Which antidepressants contain gluten?

In the Spotlight Medications

If you have celiac disease or non-celiac gluten sensitivity you probably already know how tricky it is to determine whether medications like antidepressants contain gluten. Although the U.S. Food and Drug Administration (FDA) does regulate food and drink labelling, there is currently no similar regulation for over-the-counter and prescription drugs. Legislation has been proposed that could change this, but this is where we are right now. So, in the meantime, how do know if our medications are safe for us to consume?

Potential sources of gluten

The FDA’s food labeling regulations define gluten as “proteins that naturally occur in [wheat, barley, and rye or their crossbred hybrids] and that may cause adverse health effects in persons with celiac disease (e.g., prolamins and glutelins).”

According to draft guidance on labeling medications for gluten that was released by the FDA in 2017, some of the potential sources of gluten in medications include:

Wheat gluten and wheat flour. According to the FDA, wheat gluten itself and wheat flour are “never or very rarely” added as an inactive ingredient in manufacturing drugs. At the time that the draft guidance was published in December 2017, they stated that they were not aware of any medications made in the United States that contained either of these ingredients.

Wheat starch or ingredients derived from it. Gluten can be present in low levels as an impurity in ingredients that are manufactured from wheat, such as wheat starch. However, the starch used in drugs is often corn or potato starch rather than wheat starch. And, when wheat start is used, there is actually very little gluten in it.

Ingredients that might potentially be derived from wheat starch – and therefore could potentially contain gluten – include:

  • modified starch,
  • pregelatinized starch
  • sodium starch glycolate
  • starch hydrolysates (e.g., maltodextrin, dextrates, dextrose, maltose, and sugar alcohols such as sorbitol, xylitol, maltitol, and mannitol)
  • hydrogenated starch hydrolysates (mixtures of sugar alcohols).

Barley or rye. It is very uncommon for these ingredients to be used in manufacturing drugs.

Ingredients produced through fermentation. This would include ingredients such as ethanol and citric acid, which are made by allowing microbes to feed on carbohydrates such as wheat. The FDA states, however, that the final products are generally so highly purified that they would contain very little gluten.

Wheat germ oil. Certain products that are applied to the skin near the lips might contain wheat germ oil; and, therefore, might contain a small amount of gluten. This would not be applicable to antidepressants.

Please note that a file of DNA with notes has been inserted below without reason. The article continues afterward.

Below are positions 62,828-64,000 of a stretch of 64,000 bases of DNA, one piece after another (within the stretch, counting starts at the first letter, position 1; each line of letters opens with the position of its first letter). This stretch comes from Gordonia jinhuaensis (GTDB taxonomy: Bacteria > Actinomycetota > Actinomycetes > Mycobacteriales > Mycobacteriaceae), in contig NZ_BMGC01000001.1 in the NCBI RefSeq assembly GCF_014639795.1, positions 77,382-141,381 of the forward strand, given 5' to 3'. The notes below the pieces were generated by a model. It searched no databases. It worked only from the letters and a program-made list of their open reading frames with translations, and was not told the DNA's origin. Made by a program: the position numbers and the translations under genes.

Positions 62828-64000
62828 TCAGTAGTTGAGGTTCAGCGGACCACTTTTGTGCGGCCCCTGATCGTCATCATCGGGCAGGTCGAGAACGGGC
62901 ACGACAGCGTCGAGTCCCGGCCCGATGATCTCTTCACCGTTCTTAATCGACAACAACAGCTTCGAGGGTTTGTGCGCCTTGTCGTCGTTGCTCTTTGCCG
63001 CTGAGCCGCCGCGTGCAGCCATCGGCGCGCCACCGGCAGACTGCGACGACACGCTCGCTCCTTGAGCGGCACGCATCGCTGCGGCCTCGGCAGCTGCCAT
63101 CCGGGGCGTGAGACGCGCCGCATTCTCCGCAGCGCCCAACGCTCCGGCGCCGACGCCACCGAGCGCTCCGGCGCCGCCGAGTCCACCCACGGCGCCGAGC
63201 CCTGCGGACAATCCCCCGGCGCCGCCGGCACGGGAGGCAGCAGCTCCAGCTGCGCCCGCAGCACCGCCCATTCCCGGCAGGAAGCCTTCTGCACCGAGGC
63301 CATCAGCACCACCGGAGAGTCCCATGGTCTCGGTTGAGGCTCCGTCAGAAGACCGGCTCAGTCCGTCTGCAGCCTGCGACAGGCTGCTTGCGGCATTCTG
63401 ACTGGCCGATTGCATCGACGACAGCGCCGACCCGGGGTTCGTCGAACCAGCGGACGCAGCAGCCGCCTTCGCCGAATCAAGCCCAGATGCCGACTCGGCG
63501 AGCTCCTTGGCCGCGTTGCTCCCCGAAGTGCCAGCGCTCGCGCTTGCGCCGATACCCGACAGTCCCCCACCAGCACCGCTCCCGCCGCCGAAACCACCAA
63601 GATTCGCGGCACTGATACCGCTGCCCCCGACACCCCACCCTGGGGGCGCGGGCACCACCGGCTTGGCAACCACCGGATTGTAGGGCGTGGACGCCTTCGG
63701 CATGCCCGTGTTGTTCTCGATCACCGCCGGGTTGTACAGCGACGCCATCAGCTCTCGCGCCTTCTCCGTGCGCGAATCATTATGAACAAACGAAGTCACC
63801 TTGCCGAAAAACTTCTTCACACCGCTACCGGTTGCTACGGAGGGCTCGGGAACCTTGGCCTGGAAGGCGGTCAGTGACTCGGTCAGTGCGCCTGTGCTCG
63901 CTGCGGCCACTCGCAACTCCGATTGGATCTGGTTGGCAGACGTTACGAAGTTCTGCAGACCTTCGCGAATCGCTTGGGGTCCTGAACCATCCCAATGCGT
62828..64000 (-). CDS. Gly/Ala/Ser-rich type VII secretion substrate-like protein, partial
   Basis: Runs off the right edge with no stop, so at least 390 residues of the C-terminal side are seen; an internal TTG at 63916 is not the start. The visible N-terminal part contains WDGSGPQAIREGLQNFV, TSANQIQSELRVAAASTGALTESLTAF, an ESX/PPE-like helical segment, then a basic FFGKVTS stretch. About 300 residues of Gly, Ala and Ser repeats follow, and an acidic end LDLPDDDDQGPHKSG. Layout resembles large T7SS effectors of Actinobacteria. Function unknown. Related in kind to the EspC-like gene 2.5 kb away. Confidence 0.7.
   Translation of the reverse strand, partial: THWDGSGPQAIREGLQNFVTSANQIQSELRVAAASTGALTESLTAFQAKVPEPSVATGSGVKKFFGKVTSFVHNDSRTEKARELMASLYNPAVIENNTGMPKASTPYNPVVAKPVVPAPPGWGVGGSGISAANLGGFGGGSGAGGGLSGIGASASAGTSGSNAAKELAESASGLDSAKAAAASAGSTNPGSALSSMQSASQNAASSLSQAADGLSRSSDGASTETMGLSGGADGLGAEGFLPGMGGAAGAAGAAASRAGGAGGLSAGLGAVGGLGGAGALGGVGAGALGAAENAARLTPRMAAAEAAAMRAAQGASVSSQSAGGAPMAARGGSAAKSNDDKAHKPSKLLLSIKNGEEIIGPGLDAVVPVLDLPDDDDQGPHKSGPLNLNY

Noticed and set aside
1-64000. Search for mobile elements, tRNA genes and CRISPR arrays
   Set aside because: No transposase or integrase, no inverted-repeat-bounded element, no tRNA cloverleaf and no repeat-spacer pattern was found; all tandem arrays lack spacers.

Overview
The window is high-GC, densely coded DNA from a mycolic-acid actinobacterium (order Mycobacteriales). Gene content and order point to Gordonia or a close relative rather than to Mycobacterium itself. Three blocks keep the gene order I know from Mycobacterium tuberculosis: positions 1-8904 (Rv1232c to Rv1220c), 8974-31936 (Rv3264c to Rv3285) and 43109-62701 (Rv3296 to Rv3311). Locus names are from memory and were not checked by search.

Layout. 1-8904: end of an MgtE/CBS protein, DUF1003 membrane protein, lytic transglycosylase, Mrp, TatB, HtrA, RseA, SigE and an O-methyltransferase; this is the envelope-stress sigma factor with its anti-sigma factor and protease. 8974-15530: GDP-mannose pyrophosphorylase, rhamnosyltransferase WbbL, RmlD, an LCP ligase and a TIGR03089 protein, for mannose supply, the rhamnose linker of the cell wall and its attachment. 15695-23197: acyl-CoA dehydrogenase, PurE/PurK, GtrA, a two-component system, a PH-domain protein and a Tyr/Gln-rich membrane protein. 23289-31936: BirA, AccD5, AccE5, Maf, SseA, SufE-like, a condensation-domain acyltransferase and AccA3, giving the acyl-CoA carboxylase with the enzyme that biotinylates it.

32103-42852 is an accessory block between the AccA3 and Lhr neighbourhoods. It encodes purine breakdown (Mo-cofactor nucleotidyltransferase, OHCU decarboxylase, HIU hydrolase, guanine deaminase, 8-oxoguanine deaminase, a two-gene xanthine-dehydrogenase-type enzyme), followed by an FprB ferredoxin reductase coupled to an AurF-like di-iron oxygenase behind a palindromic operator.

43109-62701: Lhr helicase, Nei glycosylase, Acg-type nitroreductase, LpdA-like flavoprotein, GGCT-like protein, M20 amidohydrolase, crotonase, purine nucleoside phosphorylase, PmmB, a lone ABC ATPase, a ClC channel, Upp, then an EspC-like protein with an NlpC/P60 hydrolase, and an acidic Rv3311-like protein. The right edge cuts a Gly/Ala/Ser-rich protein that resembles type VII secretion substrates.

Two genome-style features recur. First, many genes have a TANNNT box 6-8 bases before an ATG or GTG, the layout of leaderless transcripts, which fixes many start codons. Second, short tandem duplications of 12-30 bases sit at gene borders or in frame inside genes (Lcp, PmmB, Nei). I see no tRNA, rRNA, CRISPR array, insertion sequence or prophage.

Cross contamination. If contact were made with gluten at some point during the manufacture, processing, transportation, or storage of the drug, it is possible that a tiny amount of gluten could make its way into it.

So, how much gluten is in medications?

Unless the ingredient is wheat gluten itself or wheat flour, the FDA says that they estimate that the amount of gluten present per dose of any medication would probably not exceed 0.5 mg.

To put this into perspective, this is about the amount of gluten that we might expect to find in a single serving of a cookie that meets the FDA’s regulations for being labeled “gluten-free.”

Further, this amount is significantly less than the range at which gluten is estimated to be found in a gluten-free diet (5-50 mg.)

Based on this, the FDA concludes that people who are doing well on a gluten-free diet are at low risk of having problems due to gluten in their medications.

In their assessment, the FDA also took into account the fact that many people with celiac might be taking multiple medications. And, even under these conditions, they determined that people with celiac would probably ingest much less gluten from drugs than they would from their daily intake of gluten-free food.

The did, however, acknowledge that certain people are more sensitive to gluten and will need to avoid gluten in their medications entirely. In those cases, they suggest reaching out to your physician, your pharmacist, and the drug manufacturer themselves to gain more information about the potential gluten-containing ingredients in your medications. You can also do the research yourself if you know where to look.

Researching which antidepressants contain gluten

One easy way to research just which antidepressants contain gluten ingredients is to search on the DailyMed database.

This database contains all of the labeling information that drug makers have submitted to the FDA.

To get information about your medication’s ingredients, plug the name of the drug into the search box. When the results pop up, select the entry that matches the manufacturer. Finally, scroll down the drug label information until you find the ingredients list.

If you are still unclear about whether your antidepressant contains gluten, keep in mind what the FDA has said about the amount of gluten in drugs. Unless you are very sensitive to gluten, it is unlikely that you will be getting enough from your medications to cause you problems.

However, if you prefer to eliminate gluten as much as possible, your doctor, pharmacist, or the drug manufacturer are the best people to help you troubleshoot any ingredients that you are unsure about.

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